Like us on Facebook and follow us on Twitter.

Get local stories you won't find anywhere else right to your inbox.
Sign up here

Just Posted

Danita Bilozaze and her daughter Dani in Comox. Photo by Karen McKinnon
Valley woman makes historic name change for truth and reconciliation

First in Canada to be issued new passport under the TRC Calls to Action

For Leela Harrop, the recent death of her brother Raju Tiwari pushed her to sign up for the vaccine. Photo supplied
Comox woman on fence books vaccine due to brother’s death

Leela Harrop says she did have issues with signing up online this past week

Most categories of crime held steady from year to year in Cumberland. File photo
Cumberland crime numbers hold steady year to year

A few categories had notable changes but many were similar to 2019

The colourful Taylor’s Checkerspot butterfly has been reintroduced on Hornby Island, BC. Photo courtesy the Taylor’s Checkerspot Butterfly Recovery Project.
Checkerspot Butterfly Recovery Project releases more caterpillars on Hornby Island

Chris Junck Special to Black Press The number of Taylor’s checkerspot butterflies… Continue reading

Paper Excellence took over Catalyst Paper operations in B.C. in 2018. (Paper Excellence photo)
Vancouver resident Beryl Pye was witness to a “concerning,” spontaneous dance party that spread throughout social groups at Kitsilano Beach on April 16. (Screen grab/Beryl Pye)
VIDEO: Dance party erupts at Vancouver’s Kitsilano Beach to the dismay of onlookers

‘It was a complete disregard for current COVID-19 public health orders,’ says Vancouver resident Beryl Pye

Cannabis bought in British Columbia (Ashley Wadhwani/Black Press Media)
Is it time to start thinking about greener ways to package cannabis?

Packaging suppliers are still figuring eco-friendly and affordable packaging options that fit the mandates of Cannabis Regulations

The following is a list of restaurants offering take-out and patio dining. ADOBE STOCK IMAGE
List of Comox Valley restaurants offering take-out, patio dining options

Restaurants in the Comox Valley continue to adapt to government-imposed restrictions in… Continue reading

Lord Tweedsmuir’s Tremmel States-Jones jumps a player and the goal line to score a touchdown against the Kelowna Owls in 2019. The face of high school football, along with a majority of other high school sports, could significantly change if a new governance proposal is passed at the B.C. School Sports AGM May 1. (Malin Jordan)
Power struggle: New governance model proposed for B.C. high school sports

Most commissions are against the new model, but B.C. School Sports (BCSS) and its board is in favour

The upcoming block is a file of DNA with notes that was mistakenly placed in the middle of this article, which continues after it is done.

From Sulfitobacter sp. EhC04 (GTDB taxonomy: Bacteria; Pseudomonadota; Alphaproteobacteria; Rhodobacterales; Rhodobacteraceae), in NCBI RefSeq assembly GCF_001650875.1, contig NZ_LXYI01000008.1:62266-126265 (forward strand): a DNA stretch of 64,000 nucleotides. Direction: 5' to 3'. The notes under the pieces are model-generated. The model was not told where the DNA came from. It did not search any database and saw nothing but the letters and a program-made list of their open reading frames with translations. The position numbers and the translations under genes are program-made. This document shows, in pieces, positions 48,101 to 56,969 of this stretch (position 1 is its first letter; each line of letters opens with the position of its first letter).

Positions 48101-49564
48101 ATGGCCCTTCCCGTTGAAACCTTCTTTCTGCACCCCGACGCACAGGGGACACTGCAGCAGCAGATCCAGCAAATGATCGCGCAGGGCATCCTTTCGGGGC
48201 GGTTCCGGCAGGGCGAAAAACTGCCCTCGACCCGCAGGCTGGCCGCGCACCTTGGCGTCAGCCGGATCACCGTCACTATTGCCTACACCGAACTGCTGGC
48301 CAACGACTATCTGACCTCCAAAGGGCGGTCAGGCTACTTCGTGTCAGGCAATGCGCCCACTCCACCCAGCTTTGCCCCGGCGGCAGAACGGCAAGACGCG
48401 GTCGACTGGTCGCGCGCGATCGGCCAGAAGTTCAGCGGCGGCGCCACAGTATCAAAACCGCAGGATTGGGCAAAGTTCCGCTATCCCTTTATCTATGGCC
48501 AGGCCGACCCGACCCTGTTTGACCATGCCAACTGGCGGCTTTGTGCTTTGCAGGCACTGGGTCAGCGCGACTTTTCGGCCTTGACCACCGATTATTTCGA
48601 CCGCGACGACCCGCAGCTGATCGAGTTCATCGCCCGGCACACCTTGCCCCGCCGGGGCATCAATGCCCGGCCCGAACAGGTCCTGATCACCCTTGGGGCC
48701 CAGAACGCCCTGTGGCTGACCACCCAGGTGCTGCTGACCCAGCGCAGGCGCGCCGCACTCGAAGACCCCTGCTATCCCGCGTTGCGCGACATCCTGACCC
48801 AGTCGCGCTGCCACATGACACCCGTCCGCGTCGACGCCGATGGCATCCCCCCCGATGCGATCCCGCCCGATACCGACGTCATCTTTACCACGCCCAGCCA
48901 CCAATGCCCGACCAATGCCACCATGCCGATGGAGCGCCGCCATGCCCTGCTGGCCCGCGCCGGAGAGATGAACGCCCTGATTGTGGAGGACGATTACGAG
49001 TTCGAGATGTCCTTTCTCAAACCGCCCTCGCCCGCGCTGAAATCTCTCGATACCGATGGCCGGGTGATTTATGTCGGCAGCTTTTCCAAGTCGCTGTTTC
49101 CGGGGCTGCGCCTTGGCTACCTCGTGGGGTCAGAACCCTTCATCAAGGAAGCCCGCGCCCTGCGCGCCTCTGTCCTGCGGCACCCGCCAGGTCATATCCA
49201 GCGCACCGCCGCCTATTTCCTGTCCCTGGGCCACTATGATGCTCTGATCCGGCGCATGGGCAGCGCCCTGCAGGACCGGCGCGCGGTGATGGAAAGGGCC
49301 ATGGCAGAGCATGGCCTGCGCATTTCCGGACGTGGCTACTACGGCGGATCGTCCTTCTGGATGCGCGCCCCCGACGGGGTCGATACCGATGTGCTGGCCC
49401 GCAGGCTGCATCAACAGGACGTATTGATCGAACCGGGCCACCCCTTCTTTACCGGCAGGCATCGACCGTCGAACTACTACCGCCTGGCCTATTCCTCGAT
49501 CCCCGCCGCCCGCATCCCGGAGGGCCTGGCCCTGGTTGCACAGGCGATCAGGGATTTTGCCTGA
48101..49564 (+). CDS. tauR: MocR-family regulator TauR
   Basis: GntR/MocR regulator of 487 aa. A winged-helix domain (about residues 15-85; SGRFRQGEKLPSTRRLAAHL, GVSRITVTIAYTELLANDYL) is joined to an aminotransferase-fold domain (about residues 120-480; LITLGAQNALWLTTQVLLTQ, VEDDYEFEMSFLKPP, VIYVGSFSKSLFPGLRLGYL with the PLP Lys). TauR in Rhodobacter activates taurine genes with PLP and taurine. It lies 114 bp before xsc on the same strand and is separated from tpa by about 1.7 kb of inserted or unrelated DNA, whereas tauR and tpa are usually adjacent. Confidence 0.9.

Pall Bearers carrying the coffin of the Duke of Edinburgh, followed by the Prince of Wales, left and Princess Anne, right, into St George’s Chapel for his funeral, at Windsor Castle, in Windsor, England, Saturday April 17, 2021. (Danny Lawson/Pool via AP)
Trudeau announces $200K donation to Duke of Edinburgh award as Prince Philip laid to rest

A tribute to the late prince’s ‘remarkable life and his selfless service,’ the Prime Minister said Saturday

B.C. homeowners are being urged to take steps to prepare for the possibility of a flood by moving equipment and other assets to higher ground. (J.R. Rardon)
‘Entire province faces risk’: B.C. citizens urged to prepare for above-average spring flooding

Larger-than-normal melting snowpack poses a threat to the province as warmer weather touches down

Vancouver-based Doubleview Gold Corp. is developing claims in an area north of Telegraph Creek that occupies an important place in Tahltan oral histories, said Chad Norman Day, president of the Tahltan Central Government. (THE CANADIAN PRESS/HO)
B.C. Indigenous nation opposes mineral exploration in culturally sensitive area

There’s “no way” the Tahltan would ever support a mine there, says Chad Norman Day, president of its central government

Stz’uminus Elder George Harris, Ladysmith Mayor Aaron Stone, and Stz’uminus Chief Roxanne Harris opened the ceremony. (Cole Schisler photo)
Symbolic red dresses rehung along B.C. highway after vandals tore them down

Leaders from Stz’uminus First Nation and the Town of Ladysmith hung new dresses on Sat. April 17

A Western toadlet crosses the centre line of Elk View Road in Chilliwack on Aug. 26, 2010. A tunnel underneath the road has since been installed to help them migrate cross the road. Saturday, April 24 is Save the Frogs Day. (Jenna Hauck/ Progress File)
Unofficial holidays: Here’s what people are celebrating for the week of April 18 to 24

Save the Frogs Day, Love Your Thighs Day and Scream Day are all coming up this week

Most Read